Waterproofing Balcony

Balcony Waterproofing

If you have a balcony situated above other living areas in your house, waterproofing can save you from a multitude of problems. Rain run-off from balconies is a very common issue in new and existing builds and if the waterproofing is not done to standard, using the correct products extensive damage can occur.

If the waterproofing membrane has failed, and there is already signs of water ingress, there are 2 courses of action that you will need to consider, as to prevent extensive damage from occurring that can lead to very expensive repairs.

Option 1: Applying clear coat or siloxane sealant products to the tiles and grout of the tiled balcony. This will however only work if tiles are in good condition or if the underlying substrate is in good and sound condition. Where there's obvious damage such as erosion, cracks or extensive structural timber rot, applying over-tile products should be avoided and the damages repaired.

Option 2: Remove the tiles and re-apply waterproofing. If you remove the tiles and sand cement bedding you will need to assess any structural damage and if present will need to repair this before re-applying waterproofing. You will need to contact a professional waterproofing contractor to ensure the job is done correctly and obtain a guarantee. Sometimes other contractors such as carpenters or plumbers will need to be engaged to carry out these repairs before the waterproofing can be carried out.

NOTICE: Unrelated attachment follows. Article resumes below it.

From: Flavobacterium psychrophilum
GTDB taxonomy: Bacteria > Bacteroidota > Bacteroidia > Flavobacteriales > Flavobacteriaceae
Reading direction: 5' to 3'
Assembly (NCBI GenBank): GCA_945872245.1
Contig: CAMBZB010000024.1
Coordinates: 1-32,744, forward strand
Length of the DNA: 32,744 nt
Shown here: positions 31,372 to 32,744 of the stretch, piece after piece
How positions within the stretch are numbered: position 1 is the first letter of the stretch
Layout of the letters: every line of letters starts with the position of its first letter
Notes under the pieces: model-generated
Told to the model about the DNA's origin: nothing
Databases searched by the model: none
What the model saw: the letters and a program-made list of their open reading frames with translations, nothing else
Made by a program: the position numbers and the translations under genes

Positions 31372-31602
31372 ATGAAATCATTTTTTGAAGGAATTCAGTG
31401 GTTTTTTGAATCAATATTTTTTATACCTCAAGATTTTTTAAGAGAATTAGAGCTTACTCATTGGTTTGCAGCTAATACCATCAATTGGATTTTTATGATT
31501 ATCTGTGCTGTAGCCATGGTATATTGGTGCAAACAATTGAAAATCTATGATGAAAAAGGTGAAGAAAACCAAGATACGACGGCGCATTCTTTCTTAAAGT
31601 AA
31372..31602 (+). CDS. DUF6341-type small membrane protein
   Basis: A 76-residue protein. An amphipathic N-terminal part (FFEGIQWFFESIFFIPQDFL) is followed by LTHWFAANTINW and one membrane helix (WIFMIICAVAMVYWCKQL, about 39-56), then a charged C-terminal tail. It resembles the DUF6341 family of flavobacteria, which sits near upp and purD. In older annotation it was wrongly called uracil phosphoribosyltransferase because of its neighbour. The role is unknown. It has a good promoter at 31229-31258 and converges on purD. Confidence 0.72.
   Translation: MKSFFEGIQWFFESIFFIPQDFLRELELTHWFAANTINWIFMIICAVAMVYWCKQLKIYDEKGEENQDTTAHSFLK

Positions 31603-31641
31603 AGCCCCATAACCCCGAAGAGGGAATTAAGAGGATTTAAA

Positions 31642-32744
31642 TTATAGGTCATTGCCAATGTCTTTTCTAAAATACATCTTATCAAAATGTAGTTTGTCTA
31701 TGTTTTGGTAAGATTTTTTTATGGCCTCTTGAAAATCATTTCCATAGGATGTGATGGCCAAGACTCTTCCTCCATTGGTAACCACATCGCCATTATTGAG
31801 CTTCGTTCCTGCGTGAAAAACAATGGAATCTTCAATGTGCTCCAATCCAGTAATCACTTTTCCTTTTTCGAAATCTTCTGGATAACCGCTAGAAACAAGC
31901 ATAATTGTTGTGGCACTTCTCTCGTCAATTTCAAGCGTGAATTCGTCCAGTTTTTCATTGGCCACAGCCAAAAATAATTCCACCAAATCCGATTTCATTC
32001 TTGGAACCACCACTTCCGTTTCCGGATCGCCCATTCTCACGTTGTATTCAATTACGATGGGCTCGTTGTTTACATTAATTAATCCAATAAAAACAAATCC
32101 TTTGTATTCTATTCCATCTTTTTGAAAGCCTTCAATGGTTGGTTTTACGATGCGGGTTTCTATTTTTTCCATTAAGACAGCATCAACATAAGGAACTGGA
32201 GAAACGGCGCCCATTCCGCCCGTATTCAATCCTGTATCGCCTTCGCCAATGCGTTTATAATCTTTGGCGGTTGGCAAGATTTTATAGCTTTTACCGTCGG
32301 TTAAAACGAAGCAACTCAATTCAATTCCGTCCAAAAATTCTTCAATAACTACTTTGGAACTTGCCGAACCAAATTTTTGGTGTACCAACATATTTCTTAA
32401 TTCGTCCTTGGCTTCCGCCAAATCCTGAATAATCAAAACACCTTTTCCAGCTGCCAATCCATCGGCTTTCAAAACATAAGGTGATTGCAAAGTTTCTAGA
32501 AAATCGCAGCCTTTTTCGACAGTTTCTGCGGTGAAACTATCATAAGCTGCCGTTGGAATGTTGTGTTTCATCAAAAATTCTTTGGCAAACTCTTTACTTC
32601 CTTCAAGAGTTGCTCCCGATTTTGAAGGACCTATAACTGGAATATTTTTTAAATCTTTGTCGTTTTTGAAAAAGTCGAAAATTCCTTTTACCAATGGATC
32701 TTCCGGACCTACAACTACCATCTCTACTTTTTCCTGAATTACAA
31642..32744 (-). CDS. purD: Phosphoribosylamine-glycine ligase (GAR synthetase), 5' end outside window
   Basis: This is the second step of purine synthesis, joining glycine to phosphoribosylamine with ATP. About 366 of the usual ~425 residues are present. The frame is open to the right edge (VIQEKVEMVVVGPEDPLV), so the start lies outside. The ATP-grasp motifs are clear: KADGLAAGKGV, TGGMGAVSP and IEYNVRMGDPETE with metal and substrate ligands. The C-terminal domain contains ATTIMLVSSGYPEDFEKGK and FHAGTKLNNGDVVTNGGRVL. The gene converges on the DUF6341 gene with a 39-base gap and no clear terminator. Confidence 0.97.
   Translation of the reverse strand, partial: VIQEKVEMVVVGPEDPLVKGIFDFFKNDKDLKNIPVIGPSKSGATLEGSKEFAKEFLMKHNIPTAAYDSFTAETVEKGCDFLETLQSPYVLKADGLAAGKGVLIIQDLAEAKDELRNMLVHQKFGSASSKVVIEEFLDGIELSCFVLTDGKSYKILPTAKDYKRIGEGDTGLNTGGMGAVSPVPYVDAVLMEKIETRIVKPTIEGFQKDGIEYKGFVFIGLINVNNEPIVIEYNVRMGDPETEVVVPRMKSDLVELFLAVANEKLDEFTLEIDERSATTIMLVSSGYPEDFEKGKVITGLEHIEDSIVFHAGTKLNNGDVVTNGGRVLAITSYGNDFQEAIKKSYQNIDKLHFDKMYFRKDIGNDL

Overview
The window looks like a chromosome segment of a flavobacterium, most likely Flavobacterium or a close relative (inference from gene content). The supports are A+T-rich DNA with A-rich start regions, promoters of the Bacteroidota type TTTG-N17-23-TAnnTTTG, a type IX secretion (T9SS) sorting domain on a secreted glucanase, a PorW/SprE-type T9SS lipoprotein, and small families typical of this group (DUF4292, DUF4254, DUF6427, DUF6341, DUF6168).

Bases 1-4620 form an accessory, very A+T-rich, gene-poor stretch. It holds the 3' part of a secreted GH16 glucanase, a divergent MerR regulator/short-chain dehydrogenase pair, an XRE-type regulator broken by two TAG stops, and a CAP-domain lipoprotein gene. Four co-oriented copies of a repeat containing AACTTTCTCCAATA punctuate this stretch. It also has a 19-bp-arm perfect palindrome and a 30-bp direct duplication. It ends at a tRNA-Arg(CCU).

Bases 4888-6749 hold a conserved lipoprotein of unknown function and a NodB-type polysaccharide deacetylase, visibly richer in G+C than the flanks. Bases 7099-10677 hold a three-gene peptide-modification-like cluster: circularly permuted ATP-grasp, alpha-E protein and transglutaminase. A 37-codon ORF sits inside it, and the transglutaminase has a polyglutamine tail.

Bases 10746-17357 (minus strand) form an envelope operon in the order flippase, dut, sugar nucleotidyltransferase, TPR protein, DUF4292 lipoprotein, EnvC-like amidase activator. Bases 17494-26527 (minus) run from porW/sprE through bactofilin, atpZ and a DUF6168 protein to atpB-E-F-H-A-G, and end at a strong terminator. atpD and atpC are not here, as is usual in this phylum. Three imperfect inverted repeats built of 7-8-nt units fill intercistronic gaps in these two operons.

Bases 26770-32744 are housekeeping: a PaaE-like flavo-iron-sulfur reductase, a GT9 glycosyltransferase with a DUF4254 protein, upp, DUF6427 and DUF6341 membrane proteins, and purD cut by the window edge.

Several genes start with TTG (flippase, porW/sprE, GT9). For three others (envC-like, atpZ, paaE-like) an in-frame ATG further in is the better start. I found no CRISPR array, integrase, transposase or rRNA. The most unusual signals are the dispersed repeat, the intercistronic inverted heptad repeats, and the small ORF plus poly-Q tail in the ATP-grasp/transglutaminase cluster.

Option 3: Epoxy grout or epoxy injection is another option to stop water leaks without removing tiles. It is more effective than clear sealers and costs on average twice that of the clear sealers.

The most important factor in balcony waterproofing is the drainage system, the balcony needs to have a fall to the edges or to the drain to ensure water is always moving away from the living areas.

Inspect balconies to assess signs of damage or failure such as:

  • Missing or cracked grout.
  • Popped tiles or damaged sand cement bedding.
  • Insufficient drainage.
  • Signs of efflorescence.
  • Damage or cracks in the substrate.
  • Missing or failed waterproof membrane.
  • Excessive movement.
  • Water damage from underneath.

Efflorescence is now considered a building defect! Efflorescence mentioned in the list above refers to salts and minerals that are present in concrete substrates or sand cement beddings. Once wet, the salts and minerals wick up and through grout lines and between tiles giving a white to yellow appearance. The buildup can become quiet severe and begin to engulf whole tiles and cause irreversible damage to floor finishes. Waterproofing on-top of screeds or sand cement beddings can eliminate efflorescence as can admixtures used by tilers in the sand cement mixture.

Conclusion:

It is important to waterproof your balcony correctly during the construction stage.

A good contractor will ensure the correct membranes are used and that they are applied to the manufacturers specifications.

It is said that prevention is better than cure. In this case, repairing an already damaged balcony is more expensive than doing it initially.